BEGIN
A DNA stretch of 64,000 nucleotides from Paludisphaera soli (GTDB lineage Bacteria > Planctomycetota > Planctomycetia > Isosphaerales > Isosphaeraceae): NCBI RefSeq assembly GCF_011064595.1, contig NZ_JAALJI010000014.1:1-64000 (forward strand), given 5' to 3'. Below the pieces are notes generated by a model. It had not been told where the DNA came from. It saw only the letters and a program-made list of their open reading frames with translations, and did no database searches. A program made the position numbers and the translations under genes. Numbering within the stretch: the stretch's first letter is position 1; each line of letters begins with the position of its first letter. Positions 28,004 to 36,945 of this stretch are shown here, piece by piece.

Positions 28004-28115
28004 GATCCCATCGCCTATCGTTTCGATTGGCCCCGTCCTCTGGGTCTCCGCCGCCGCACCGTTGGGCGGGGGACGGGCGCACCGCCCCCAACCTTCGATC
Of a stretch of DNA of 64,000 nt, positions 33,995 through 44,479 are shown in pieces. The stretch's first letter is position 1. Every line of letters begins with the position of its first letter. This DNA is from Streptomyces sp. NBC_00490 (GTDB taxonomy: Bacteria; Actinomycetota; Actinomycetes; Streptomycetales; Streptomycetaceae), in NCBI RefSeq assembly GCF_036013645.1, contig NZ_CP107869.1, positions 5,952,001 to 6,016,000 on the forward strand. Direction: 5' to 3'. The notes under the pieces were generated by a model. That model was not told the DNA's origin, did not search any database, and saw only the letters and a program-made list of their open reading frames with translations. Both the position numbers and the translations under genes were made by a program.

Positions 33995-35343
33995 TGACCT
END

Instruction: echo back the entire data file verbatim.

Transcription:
A DNA stretch of 64,000 nucleotides from Paludisphaera soli (GTDB lineage Bacteria > Planctomycetota > Planctomycetia > Isosphaerales > Isosphaeraceae): NCBI RefSeq assembly GCF_011064595.1, contig NZ_JAALJI010000014.1:1-64000 (forward strand), given 5' to 3'. Below the pieces are notes generated by a model. It had not been told where the DNA came from. It saw only the letters and a program-made list of their open reading frames with translations, and did no database searches. A program made the position numbers and the translations under genes. Numbering within the stretch: the stretch's first letter is position 1; each line of letters begins with the position of its first letter. Positions 28,004 to 36,945 of this stretch are shown here, piece by piece.

Positions 28004-28115
28004 GATCCCATCGCCTATCGTTTCGATTGGCCCCGTCCTCTGGGTCTCCGCCGCCGCACCGTTGGGCGGGGGACGGGCGCACCGCCCCCAACCTTCGATC
Of a stretch of DNA of 64,000 nt, positions 33,995 through 44,479 are shown in pieces. The stretch's first letter is position 1. Every line of letters begins with the position of its first letter. This DNA is from Streptomyces sp. NBC_00490 (GTDB taxonomy: Bacteria; Actinomycetota; Actinomycetes; Streptomycetales; Streptomycetaceae), in NCBI RefSeq assembly GCF_036013645.1, contig NZ_CP107869.1, positions 5,952,001 to 6,016,000 on the forward strand. Direction: 5' to 3'. The notes under the pieces were generated by a model. That model was not told the DNA's origin, did not search any database, and saw only the letters and a program-made list of their open reading frames with translations. Both the position numbers and the translations under genes were made by a program.

Positions 33995-35343
33995 TGACCT